Video encoding with and Rackspace Cloudfiles

We have been working with a couple of media centric web-portals which require video encoding, storage and streaming. Initial guidance and research showed us a couple of successful approaches:

  • Heywatch! with Amazon S3 / Amazon CloudFront
  • with S3 / Cloudfiles /
  • Limelight CDN solution

After some deliberation and talks we finally settled on with Cloudfiles CDN. We wanted the following requirements to be met before finalizing on something:

  • faster video streaming. We evaluated for continuous streaming but it was pretty expensive. Finally settled on the longtail flash player.
  • mp4 support to ensure we are HTML5 compatible later. We thought about encoding to flv but finally dropped it altogether — lets live in the real world folks!
  • Simple solution with longtail provided us an easy player, a cool skin and potential for future continuous streaming.
  • Rackspace CDN seemed a good solution to ensure faster downloads! took preference over heywatch for some of the following reasons: (something heywatch may want to incorporate):

  • Support for cloudfiles. Heywatch integrates seamlessly with S3 but does not support cloudfiles (when I last checked!)
  • Notifiy_url – the URL that should be called after an encoding task is complete is very easily configured in the task itself! On Heywatch, we have to configure their system. This brings on a few limitations — on one callback URL. In, we can pass the notify_url as a parameter, so its far more customizable.
  • can support multiple sub-tasks inside one task. A task has a media-id and its sub-tasks have task-ids. Heywatch does not support sub-tasks. So, if I want to encode a video in 3 different formats, we have to fire 3 tasks on heywatch but 1 task in I get one callback for all sub-tasks instead of waiting on 3 tasks from heywatch.

I found the sub-tasks support most helpful as I wanted to encode a video in 2 different sizes, different formats and also wanted to first frame image from the video for a thumbnail. All these were 1 media-task for encoding and it returns me ONE callback after all the tasks are complete. If I had used Heywatch, I would have to pass some ‘captive data’ in each task request and query them back in the response and map the task completion — painful!

My previous post detailed using CloudFiles and paperclip. Here I shall detail out how to use and store encoded videos onto ClouFiles. The site points to Ruby library for using API. Its very very primitive and I strongly recommend installing the encoding-dot-com plugin. In fact, I believe should point people to this plugin!

$ ./script/plugin install

Configure your initializer so that you have access to the encoding initialized object:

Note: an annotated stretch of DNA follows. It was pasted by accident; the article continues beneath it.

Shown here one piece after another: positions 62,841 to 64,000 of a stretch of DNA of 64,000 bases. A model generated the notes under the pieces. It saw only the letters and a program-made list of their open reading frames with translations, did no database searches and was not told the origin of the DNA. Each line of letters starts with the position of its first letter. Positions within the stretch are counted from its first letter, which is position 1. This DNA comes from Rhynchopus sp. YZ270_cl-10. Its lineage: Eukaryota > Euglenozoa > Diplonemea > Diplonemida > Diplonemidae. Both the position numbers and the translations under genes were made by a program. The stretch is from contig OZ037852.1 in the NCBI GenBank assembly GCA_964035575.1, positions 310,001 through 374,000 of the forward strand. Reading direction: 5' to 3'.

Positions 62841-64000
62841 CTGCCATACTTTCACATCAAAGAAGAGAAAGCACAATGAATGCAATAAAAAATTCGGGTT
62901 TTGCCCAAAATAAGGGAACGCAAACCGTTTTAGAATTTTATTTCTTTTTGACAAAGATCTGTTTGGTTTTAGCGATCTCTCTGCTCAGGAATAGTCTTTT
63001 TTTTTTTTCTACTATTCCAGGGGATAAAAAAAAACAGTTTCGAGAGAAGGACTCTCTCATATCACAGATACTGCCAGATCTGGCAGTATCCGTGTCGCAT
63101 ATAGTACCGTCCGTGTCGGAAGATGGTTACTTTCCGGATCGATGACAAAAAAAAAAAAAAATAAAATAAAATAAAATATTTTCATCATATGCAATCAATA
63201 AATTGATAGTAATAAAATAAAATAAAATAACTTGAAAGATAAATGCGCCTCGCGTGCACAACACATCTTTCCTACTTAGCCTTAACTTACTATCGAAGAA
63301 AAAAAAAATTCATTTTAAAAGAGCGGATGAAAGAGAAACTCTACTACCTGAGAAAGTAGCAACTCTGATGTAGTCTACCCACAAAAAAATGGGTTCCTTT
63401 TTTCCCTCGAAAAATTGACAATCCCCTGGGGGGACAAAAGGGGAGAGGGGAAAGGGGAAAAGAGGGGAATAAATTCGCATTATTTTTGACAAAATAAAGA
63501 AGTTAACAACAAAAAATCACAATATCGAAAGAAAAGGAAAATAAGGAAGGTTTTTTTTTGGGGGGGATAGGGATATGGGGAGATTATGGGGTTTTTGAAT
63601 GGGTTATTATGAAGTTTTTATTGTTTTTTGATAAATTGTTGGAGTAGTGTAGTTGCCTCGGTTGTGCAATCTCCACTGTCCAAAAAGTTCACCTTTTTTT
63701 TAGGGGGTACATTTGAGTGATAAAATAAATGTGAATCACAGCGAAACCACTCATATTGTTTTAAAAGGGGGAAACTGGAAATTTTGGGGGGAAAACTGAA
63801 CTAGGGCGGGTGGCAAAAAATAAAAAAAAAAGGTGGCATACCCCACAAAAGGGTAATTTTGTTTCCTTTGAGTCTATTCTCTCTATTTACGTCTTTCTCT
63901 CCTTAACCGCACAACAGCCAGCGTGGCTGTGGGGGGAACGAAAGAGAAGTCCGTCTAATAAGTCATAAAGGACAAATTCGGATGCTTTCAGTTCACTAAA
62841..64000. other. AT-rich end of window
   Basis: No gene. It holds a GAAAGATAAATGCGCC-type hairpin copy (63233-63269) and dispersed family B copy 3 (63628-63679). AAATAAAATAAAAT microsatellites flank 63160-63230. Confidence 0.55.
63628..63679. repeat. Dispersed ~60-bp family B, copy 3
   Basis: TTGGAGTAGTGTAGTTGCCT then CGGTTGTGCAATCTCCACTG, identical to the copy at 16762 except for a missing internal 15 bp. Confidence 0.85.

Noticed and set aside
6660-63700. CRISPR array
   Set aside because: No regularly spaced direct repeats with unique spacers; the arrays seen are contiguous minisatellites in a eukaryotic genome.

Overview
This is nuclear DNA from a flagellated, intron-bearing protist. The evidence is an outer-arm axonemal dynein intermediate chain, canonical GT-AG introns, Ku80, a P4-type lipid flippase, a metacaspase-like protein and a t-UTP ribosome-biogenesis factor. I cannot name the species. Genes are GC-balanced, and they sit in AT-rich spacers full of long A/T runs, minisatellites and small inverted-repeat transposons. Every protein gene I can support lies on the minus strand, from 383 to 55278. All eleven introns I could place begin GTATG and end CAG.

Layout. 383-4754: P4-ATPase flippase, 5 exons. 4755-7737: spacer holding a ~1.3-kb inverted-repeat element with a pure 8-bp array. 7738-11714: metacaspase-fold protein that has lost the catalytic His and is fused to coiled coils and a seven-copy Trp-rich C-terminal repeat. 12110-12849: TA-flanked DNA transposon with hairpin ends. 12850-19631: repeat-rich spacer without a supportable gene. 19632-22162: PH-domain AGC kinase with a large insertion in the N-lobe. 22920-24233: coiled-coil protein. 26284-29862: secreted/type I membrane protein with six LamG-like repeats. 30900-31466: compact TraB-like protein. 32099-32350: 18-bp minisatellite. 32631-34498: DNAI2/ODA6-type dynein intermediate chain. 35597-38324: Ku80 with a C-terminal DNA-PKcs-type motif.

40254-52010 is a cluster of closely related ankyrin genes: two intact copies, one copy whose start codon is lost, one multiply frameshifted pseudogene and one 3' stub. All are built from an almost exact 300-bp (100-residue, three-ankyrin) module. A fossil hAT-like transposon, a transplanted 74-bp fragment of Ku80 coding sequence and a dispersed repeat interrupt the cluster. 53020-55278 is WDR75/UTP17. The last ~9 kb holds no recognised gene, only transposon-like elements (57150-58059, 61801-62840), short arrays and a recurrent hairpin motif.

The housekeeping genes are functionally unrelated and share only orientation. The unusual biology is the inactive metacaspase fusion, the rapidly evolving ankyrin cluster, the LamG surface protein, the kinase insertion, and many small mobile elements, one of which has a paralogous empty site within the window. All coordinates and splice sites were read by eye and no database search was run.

# config/initializers/encodingdotcom
ENCQ =<userid>, "<secret>")

To start any encoding job, all you have to do is invoke it !

mediaid = ENCQ.add_and_process(
    resource.container_url, #source
        # Task 1: Encode into a 608x size video (normal)
        resource.container_encoded_url => EncodingDotCom::Format.create(
             'output' => 'mp4',
             'size' => '608x0',
             'add_meta' => 'yes',
             'bitrate' => '1024k',
             'framerate' => '25',
             'video_codec' => 'libx264',
             'audio_bitrate' => '128k',
             'profile' => 'baseline',
             'two_pass' => 'yes'),
        # Task 2: Encode into a 320x size video (preview)
        resource.container_encoded_url('preview') => EncodingDotCom::Format.create(
             'output' => 'mp4',
             'size' => '320x0',
             'add_meta' => 'yes',
             'bitrate' => '1024k',
             'framerate' => '25',
             'video_codec' => 'libx264',
             'audio_bitrate' => '128k',
             'profile' => 'baseline',
             'two_pass' => 'yes'),
        # Task 3: Generate a thumbnail
        '' => EncodingDotCom::Format.create('output' => 'thumbnail'),
     { 'notify' => "" }
     # Alternatively you could also:
     #{ 'notify' => "" }

Now, when the task and its sub-tasks complete, shall callback the URL you had specified. The response is in XML:

<?xml version="1.0"?>

Parsing this is easy via Nokogiri. Ensure that the media-task has status ‘Finished’ and not ‘Processing’ or ‘Error’. I used the following code for checking on response. (Assume the the notify_url specified was http://myserver/controller/callback

# controller_method for callback processing
def callback
  xml = Nokogiri::XML(params['xml'])
  mediaid = xml.xpath('/result/mediaid').text

  # Check the status of the tasks are 'Finished'.
  xml.xpath('/result/format/status').each do |status|
    if status.text == 'Error'
      #Do your error processing


The beauty of this approach was that we used paperclip to upload the file to the source destination, then used to encode the videos into the desired format (inclduing getting the thumbnail from the first frame).

Enhancement: I am now trying out the nginx upload module to upload files to make uploads faster.

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